Within the Brisbane City area there are a number of nature reserves that provide opportunities for the hiker who doesn't want to drive for hours to get out of the city. One of the most interesting is the Gold Creek Reservoir located next to the suburb of Upper Brookfield.
A little history to start with. The Gold Creek Dam was the second dam built in Queensland, but also the first dam in the world with a cascading spillway designed to stop erosion at the base of the spillway. You can walk along the top of the dam and even onto the spillway and this can make for a great little history trip for kids.
For adventurous hikers, the 5.5 km track around the circumference of the reservoir provides an interesting, varied and challenging hike through thick bush.
Note: At the moment the track is poorly signed, tracks are overgrown and because the reservoir backs onto D'aguilar National Park it is easy to get seriously lost on this hike. You should either bring topographical maps or download the maps onto your phone or GPS device to make sure you stay on the path.
The hike starts at the dam. We went around the track in a counter-clockwise fashion which means we did the steeper sections first coming out through more open country at the end of the track. It took us around 2 hours in total do the hike at what would be considered a medium pace.
The state government has announced plans to open up Gold Creek Reservoir for more day use activities, such as boating, barbecuing and improved hiking, however the exact date for this is unknown. If you want a short hiking adventure within Brisbane's suburbs this is still a great option.
We did this walk today, Saturday 10th Jan 2015. It took a bit under 2 hrs with some exploring around the reservoir spillway at the end. We took 2 kids, 13 and 6. We approached the walk clockwise and I think this may have been a good choice as the arrows for the track direction are clearer. A nice walk, with no real problems despite a fair amount of rain recently. The bees are still there! They are on the ascent/descent at the North/Eastern end of the reservoir, which for us was towards the end of the walk. The track maintenance still looks to be infrequent. It's walkable by adults with a few scrambles for the 6yo over eroded sections. Lantana and long grass on the North side is growing rampantly in recent Summer rain and will be likely to obscure the track within a few weeks. Closed-in shoes and carried water are a must. With those simple precautions it's good family walk. Early morning with coffee and breakfast at Brookfield General Store to finish off :) JC.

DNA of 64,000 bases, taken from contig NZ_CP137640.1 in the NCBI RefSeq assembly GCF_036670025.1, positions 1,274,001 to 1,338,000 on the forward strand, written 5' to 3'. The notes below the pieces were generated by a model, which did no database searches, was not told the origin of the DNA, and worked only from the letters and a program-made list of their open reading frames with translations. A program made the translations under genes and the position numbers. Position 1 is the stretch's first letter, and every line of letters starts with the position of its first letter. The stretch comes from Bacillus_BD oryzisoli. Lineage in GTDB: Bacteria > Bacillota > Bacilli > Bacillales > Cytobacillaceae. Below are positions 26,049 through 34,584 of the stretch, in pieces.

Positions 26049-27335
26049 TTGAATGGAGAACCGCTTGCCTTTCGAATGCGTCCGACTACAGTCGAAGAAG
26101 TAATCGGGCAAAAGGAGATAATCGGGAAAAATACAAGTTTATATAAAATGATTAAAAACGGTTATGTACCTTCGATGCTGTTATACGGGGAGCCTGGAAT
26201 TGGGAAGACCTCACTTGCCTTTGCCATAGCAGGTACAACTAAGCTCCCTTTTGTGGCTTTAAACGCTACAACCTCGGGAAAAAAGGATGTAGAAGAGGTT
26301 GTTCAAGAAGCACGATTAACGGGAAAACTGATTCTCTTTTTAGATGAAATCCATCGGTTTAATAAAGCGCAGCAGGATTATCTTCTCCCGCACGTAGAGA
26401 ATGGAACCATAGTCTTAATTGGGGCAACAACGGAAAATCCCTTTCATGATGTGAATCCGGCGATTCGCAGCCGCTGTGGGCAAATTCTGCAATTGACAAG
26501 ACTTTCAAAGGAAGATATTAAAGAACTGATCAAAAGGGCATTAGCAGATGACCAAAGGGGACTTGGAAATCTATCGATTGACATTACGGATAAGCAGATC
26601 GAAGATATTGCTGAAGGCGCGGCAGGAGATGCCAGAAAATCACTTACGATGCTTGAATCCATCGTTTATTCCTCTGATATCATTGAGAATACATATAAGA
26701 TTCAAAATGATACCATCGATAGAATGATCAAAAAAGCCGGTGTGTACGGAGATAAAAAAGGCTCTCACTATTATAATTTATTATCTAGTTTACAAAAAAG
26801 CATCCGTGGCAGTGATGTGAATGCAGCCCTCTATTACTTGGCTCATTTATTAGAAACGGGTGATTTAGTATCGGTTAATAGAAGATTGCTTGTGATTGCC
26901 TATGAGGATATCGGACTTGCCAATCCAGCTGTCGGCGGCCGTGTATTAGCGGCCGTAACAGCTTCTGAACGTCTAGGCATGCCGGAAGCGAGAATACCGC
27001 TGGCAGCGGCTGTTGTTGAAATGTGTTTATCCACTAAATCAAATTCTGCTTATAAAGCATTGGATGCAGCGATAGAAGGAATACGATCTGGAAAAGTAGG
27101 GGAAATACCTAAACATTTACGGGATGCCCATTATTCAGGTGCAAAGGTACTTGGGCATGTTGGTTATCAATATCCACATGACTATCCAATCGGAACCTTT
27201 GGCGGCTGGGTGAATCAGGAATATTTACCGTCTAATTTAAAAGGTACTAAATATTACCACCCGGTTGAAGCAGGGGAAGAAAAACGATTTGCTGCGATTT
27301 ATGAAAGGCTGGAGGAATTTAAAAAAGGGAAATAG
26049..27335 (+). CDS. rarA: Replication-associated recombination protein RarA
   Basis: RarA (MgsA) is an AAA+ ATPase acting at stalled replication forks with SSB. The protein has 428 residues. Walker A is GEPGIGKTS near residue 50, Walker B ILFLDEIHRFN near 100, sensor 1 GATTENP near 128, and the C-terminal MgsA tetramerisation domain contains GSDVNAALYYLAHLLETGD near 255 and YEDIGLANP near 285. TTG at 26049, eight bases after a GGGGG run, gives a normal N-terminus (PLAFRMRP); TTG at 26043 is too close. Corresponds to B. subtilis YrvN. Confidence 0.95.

We did this hike on Sunday 3rd Aug 2014 and also agree with these comments. The bees are still there and we also had to rush this section. Poor signage can add a km or 2 to your walk, at two points there were Y intersections with no signs to indicate which way to go. It is very dry ATM and the concerns of bushfire due to its remoteness was always with us. We had to rush this walk due to having a (whingey) 11 year old with us and it took us 1hr 45 mins. Improved signage and some maintenance would go a long way to increase safety. Please note there was no mobile coverage with Optus for the whole walk. Take first aid kits with you, lots of steep sections. Without the 11 year old it would be a great hike :) Sam Penman
Could not agree with you more about the poor signage and track condition as it very easy to become lost as I did for a short time today. I also encountered a hive of bees which had settled into a hollow fallen tree right on the track. Basically I just had to charge through and hope for the best. Only 2 stings on my upper torso so I was lucky. If a person was allergic to bees then they would have no option but to go bush or go back. Will contact the SEQWATER to advise of my walk results today. Pop Saari